Idea of the day: longer and more school days

school-bus-topThe AP reports that the Obama administration is proposing a longer school year and longer school days.  Children in other nations, says Obama and the Secretary of Education, Arne Duncan, spend up to 30% more time in school.  America needs to align itself with the international norm.

As someone who spent all of her elementary school days and part of the middle school in China, I can attest to the astonishment that my 12-year-old self felt when I first came to the States and discovered that a normal school day was over by 2:30 pm.  In China, I have often stayed in class until 7:00 or even 8:00 p.m.  My memory of 5th and 6th grade involved going to school in the dark and coming home long after dark.  By comparison, the American school schedule, as well as the content of its classes, seemed like child’s play.

The long 2.5 or even 3 month summers were also a novelty to me.  In Beijing, the school year was out in mid-July, and resumed in early September.  We had at most a month and a half of summer vacation.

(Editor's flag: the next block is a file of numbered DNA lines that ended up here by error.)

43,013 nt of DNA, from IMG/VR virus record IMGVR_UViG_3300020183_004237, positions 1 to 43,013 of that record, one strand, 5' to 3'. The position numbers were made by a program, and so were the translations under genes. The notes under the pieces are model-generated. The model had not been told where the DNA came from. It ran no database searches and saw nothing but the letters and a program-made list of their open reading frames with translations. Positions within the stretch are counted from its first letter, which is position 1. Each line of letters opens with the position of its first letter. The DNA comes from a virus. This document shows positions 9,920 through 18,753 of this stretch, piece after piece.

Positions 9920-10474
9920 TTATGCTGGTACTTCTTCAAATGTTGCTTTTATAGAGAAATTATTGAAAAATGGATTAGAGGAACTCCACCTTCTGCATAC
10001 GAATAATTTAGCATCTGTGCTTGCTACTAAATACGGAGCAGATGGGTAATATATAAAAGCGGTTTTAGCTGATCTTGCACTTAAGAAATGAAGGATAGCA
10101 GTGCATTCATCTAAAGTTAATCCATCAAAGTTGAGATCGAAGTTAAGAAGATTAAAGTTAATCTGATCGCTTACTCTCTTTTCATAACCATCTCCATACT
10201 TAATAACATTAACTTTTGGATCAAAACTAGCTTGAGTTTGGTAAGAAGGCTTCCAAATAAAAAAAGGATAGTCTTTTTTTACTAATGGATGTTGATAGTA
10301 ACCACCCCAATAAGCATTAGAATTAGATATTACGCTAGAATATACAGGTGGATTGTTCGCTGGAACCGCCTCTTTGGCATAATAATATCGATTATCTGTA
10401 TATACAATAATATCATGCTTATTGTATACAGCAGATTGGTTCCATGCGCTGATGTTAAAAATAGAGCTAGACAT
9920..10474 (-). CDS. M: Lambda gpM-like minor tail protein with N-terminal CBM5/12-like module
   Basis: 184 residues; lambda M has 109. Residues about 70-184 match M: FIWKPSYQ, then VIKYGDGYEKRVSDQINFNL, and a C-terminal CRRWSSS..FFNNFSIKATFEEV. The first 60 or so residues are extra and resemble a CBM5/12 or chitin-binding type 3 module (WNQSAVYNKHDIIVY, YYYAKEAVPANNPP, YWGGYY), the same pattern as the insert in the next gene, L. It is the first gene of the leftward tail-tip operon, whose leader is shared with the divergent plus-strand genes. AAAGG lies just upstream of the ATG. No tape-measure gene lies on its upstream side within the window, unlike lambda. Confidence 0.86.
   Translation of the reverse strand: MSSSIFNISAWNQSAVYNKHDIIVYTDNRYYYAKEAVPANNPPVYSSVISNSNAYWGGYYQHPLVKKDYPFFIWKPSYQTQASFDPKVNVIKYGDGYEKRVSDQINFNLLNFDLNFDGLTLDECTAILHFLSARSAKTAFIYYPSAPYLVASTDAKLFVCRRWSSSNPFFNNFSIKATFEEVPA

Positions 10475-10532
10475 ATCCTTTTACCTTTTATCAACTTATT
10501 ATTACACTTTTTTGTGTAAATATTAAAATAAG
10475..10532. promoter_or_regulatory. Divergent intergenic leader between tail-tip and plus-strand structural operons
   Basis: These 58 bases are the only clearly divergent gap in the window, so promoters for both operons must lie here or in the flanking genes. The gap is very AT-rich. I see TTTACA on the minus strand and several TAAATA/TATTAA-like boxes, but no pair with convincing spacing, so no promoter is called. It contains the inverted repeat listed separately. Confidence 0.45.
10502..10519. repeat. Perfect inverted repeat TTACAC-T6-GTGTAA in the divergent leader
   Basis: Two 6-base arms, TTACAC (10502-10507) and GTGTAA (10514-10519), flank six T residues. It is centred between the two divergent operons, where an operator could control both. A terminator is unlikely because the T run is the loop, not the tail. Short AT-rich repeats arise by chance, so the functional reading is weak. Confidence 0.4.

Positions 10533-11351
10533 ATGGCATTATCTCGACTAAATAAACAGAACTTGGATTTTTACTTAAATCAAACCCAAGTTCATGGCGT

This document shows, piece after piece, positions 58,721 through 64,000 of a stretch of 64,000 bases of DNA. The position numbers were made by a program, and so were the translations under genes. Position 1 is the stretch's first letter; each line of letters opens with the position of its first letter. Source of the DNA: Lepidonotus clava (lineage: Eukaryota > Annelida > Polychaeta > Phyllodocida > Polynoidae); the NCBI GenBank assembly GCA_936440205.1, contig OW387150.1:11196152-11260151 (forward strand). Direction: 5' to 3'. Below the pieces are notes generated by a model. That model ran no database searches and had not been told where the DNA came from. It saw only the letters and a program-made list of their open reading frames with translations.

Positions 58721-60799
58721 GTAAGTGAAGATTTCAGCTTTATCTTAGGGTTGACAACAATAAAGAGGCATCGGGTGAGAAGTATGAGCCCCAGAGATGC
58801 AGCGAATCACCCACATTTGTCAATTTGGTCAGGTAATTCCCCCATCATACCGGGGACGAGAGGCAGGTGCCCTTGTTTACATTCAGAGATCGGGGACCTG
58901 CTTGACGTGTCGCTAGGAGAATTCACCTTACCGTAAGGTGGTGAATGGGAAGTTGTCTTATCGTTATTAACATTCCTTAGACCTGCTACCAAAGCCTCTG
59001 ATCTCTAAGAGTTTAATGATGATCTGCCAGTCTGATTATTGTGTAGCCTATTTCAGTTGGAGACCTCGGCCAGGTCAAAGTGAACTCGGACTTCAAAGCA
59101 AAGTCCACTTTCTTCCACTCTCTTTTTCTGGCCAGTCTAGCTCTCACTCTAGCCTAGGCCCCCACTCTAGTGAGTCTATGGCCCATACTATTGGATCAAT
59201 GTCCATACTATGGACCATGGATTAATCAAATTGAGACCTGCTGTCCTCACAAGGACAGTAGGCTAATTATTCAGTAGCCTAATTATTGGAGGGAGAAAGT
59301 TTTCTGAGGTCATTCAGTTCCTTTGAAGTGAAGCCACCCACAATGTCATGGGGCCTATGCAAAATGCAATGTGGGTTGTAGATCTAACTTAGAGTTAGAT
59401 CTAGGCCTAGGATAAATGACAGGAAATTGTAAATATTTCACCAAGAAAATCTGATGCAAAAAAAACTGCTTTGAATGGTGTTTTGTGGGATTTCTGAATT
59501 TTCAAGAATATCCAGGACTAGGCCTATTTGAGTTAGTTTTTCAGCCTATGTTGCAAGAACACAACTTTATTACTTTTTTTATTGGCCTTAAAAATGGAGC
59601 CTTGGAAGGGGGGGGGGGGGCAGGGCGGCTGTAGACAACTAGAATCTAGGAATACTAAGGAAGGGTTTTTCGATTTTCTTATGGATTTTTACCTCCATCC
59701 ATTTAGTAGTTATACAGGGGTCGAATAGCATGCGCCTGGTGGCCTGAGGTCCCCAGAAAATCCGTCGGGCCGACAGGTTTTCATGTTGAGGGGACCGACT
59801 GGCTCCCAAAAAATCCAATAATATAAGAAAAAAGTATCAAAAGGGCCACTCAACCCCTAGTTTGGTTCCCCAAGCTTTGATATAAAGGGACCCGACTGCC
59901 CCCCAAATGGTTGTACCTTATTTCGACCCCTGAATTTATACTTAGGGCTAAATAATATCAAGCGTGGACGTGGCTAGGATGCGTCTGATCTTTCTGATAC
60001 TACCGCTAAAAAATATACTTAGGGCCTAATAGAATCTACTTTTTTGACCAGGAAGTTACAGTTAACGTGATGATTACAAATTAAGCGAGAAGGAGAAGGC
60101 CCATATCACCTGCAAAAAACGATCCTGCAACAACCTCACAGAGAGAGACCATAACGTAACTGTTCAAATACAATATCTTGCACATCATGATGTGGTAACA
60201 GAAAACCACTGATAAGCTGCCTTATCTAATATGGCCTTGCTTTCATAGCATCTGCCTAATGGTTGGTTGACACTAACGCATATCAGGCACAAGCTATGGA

Personally, I think the change is long overdue.  President Obama hit the nail on the head when he called the current American school calendar an outdated one based on the “agrarian calendar.”  The only surprise, for me, is how long it took for people to catch on to this fact.

Obama justified his proposal in terms of catching up with international standards and making American students competitive against students in other (Asian?) countries.  But his proposal has an additional benefit: narrowing the achievement gap between students of different socio-economic classes.

Just yesterday, my friend and I talked about Malcolm Gladwell’s book Outliers (which I still have to read), a book that, as I have since learned, is really about education.  My friend mentioned the well-known study that Gladwell cites in his book by Johns Hopkins sociology professor Karl Alexander about “summer learning loss.”  Put briefly, the Alexander study shows that in Baltimore Public Schools, low-income students actually learn more during the school year than their middle- and upper-middle-class classmates, but they fall behind during the summer while their richer peers gained more ground.  Gladwell concluded in his book that although the conventional wisdom is that we must “improve” the inner-city schools, school itself is likely not the problem.  Too little school is.

If Gladwell and Alexander’s points are correct, increasing the length of the school year and the school days will not only make American students more competitive on the global market, it will help eliminate the advantage that richer students have over their poorer counterparts and make our education system more equitable.  Seems like a worthy goal to me.

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2 Responses

  1. I agree! (Hey, where’s the “like” button?) 😉

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